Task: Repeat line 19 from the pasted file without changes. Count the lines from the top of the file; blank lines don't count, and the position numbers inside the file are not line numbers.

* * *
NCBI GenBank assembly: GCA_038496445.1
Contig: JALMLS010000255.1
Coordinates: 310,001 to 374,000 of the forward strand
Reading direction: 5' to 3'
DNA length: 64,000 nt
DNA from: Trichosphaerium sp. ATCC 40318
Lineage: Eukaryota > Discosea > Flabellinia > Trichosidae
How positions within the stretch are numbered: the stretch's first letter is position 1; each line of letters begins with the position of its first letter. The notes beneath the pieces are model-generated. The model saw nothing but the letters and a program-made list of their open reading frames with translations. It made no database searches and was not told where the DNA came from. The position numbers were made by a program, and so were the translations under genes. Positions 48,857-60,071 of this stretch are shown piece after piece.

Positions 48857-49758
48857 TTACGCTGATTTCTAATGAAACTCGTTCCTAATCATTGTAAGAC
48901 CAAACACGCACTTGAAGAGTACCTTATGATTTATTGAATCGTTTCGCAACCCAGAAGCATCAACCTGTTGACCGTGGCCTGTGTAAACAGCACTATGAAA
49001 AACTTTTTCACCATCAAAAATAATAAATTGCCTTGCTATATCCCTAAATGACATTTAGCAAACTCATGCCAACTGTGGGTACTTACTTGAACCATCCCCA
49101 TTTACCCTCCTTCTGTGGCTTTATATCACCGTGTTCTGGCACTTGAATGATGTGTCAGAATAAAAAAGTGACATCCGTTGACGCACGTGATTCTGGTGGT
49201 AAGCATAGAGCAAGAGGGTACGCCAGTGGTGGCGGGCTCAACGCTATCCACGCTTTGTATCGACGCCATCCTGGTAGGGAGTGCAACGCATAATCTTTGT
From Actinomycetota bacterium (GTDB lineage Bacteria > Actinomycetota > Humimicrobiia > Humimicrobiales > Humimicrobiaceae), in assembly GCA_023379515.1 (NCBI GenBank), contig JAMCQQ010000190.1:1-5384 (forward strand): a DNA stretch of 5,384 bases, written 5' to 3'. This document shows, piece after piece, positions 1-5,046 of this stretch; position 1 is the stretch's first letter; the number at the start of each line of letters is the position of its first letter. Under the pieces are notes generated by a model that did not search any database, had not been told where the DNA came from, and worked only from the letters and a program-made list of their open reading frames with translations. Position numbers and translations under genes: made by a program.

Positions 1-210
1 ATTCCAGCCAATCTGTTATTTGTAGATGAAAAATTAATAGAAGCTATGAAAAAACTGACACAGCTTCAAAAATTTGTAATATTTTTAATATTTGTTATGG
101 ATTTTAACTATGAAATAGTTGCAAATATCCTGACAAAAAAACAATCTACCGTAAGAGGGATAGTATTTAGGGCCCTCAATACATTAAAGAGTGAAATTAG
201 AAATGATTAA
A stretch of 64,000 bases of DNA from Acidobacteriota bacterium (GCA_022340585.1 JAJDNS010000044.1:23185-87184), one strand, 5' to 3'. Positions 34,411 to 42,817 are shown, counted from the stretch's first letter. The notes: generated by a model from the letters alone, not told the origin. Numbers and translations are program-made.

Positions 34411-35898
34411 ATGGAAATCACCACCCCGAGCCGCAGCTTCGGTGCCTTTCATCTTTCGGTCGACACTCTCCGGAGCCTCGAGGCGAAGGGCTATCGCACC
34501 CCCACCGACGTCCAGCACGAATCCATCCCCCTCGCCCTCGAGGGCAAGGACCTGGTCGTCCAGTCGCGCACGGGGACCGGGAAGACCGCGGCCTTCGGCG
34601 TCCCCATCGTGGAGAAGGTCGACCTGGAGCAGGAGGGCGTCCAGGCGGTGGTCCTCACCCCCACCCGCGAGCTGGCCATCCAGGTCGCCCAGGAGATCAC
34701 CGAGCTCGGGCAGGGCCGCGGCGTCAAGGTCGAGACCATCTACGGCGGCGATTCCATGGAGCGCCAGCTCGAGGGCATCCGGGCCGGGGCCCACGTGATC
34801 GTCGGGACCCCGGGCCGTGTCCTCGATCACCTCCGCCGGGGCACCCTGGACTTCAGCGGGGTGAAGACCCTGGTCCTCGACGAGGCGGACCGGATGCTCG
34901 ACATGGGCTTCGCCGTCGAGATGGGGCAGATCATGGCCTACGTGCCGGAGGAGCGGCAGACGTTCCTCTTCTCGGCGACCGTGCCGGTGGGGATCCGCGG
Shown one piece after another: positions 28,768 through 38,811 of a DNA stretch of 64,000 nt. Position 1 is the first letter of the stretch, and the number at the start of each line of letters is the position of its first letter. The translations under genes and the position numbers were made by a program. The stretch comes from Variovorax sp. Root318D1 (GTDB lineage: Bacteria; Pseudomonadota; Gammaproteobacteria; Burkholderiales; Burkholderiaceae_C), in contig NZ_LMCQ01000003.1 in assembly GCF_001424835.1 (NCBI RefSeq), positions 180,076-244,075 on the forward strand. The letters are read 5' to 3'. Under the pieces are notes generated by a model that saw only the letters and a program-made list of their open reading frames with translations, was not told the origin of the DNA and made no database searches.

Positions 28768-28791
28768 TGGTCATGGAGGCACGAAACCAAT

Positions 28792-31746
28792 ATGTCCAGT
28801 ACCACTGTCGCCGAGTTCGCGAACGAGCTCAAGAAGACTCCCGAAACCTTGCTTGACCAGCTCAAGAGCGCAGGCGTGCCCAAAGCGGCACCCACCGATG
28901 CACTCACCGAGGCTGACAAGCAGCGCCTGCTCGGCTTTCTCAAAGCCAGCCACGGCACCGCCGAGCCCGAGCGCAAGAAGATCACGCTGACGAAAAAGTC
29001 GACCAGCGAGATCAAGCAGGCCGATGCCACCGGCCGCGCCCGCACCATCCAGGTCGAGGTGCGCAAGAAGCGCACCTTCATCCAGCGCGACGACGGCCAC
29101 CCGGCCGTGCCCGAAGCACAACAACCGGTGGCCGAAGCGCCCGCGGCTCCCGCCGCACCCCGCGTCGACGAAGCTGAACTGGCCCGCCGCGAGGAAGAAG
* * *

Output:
201 AAATGATTAA